As you can imagine, dialysis is a carefully monitored intervention. The parameters for controlling levels of waste are tightly determined by the client. We mandate that the vendor (the dialysis machine) works within physiological thresholds for urea, creatinine, potassium and the other solutes exchanged. Second, we mandate a highly sterile environment. We cannot afford to introduce infection into the client’s body through the intimate contact the machine has with his or her blood (which is channeled right back into the body). In organizational outsourcing, the client is responsible for setting standards, whether technical, financial or ethical.
The possibility of infection is clearly identified in dialysis. The care team screens routinely for early signs, and reacts quickly to predetermined triggers that suggest sepsis. Similarly, all outsourcing projects should have an appropriate risk analysis that includes risk detection and mitigation plans. Organizations may expose themselves to proprietary leaks and other security threats they wouldn’t have with employee-driven services. These need to be clearly identified and mitigated in the risk analysis.
Dialysis is sometimes performed as an interim strategy. This is the case in acute renal failure where we anticipate that the kidneys will recover sufficient function to resume their full responsibility. This is also true after a kidney transplant; the donor kidney takes back the outsourced responsibility. These hint at another important principle for outsourced services: the term of the strategic outsourcing decision must be clear, and if necessary an exit strategy must be planned.
Patients with renal failure understand the priority and urgency of their dialysis treatments. Dialysis units reciprocate with their dedicated, focused staff, accessible venues and convenient times. In a similar fashion, the client organization has to determine internal priority to the outsourced service. Especially with critical services it must allocate appropriate employees to mange the outsourcing and they must have enough time and resources to do so.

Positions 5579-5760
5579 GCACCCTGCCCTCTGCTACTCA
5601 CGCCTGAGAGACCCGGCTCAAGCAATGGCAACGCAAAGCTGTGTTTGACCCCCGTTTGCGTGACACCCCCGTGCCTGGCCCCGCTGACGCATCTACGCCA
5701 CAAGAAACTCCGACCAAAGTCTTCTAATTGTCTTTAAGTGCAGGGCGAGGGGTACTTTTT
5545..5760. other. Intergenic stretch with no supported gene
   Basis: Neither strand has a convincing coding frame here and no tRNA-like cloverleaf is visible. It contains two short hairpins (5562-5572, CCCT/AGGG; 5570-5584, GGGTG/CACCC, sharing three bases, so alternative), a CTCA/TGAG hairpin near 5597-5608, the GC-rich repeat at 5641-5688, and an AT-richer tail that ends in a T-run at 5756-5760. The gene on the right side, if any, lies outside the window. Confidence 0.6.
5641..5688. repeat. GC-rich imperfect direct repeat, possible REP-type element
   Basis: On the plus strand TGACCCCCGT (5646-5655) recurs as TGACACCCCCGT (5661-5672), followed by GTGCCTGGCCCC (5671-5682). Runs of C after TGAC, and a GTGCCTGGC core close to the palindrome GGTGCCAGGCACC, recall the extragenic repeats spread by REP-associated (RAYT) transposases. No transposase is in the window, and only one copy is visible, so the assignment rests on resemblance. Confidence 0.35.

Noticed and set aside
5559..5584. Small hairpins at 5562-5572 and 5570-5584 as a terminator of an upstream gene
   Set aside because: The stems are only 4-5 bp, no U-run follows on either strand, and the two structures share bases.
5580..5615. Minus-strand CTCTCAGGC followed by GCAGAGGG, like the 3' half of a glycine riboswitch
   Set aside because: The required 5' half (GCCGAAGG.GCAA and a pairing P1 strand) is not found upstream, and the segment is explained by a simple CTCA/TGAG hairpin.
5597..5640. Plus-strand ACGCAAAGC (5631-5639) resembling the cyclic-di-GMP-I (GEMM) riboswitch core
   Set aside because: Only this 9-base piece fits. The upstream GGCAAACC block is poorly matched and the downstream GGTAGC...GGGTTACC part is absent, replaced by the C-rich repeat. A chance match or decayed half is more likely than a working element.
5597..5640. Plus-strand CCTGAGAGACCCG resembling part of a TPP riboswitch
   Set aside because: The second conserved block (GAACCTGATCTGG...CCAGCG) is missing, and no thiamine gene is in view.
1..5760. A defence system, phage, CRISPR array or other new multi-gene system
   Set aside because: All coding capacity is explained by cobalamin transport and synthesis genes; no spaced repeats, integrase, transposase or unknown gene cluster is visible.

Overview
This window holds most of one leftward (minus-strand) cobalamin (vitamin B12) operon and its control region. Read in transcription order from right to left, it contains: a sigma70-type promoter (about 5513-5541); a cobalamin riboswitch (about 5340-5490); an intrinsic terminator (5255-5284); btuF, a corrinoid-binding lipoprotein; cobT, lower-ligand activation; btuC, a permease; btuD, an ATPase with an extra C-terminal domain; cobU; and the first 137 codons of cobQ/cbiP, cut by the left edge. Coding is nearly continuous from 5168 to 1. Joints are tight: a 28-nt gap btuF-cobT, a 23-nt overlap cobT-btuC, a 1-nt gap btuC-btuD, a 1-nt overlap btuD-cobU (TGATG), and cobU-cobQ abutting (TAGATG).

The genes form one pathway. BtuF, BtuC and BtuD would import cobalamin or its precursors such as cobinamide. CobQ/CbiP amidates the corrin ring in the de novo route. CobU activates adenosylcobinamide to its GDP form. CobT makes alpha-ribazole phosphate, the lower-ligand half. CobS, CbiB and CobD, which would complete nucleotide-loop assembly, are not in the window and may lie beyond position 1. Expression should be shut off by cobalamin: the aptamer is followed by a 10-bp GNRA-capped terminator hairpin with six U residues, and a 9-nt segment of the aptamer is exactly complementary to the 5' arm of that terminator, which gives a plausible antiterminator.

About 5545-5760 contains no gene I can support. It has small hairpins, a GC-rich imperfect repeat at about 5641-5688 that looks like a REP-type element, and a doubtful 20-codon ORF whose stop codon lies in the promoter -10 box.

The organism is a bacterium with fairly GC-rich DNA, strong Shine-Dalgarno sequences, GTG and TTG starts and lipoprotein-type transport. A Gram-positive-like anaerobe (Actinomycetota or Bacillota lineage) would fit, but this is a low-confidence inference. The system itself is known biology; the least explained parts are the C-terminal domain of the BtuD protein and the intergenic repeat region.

If you visit a hemodialysis unit, you will see a bank of artificial kidneys. Increasingly, the sterile components are disposable, but their basic machinery is reused every day with many different patients. This economy of scale is one of the key principles in outsourcing. Nobody would ever recommend that we routinely outsource our renal function, but the communal use of high tech equipment is far more cost effective than each patient requiring a dedicated artificial kidney. This efficiency is not restricted to acquisition costs, but to maintenance and enhancements too. Similarly, investments a vendor makes into training personnel or upgrading equipment is realized across multiple clients, distributing the financial risk.
Although imperfect, I hope that this analogy provides food for thought for anybody contemplating an outsourcing venture, and those engaged in an outsourcing interface either on the client or vendor side. Perhaps I have omitted the most important principle: bedside manner. A polite, empathetic caregiver and a smiling, grateful patient signal the importance of investing in the outsourcing relationship as kind, warm human beings!
(Roddy Carter is an executive consultant who uses nature to provide analogues for human organizational structure and function. Through the BioSimilar Programs he helps organizations select and learn from a species or environment that closely resembles their own circumstances. This is a fun way to build and implement strategy and to enhance performance. Please reach out through the connect tab at Body-Corporate.org if you’d like to explore a BioSimilar Program in your organization.)
To follow this blog, please subscribe here.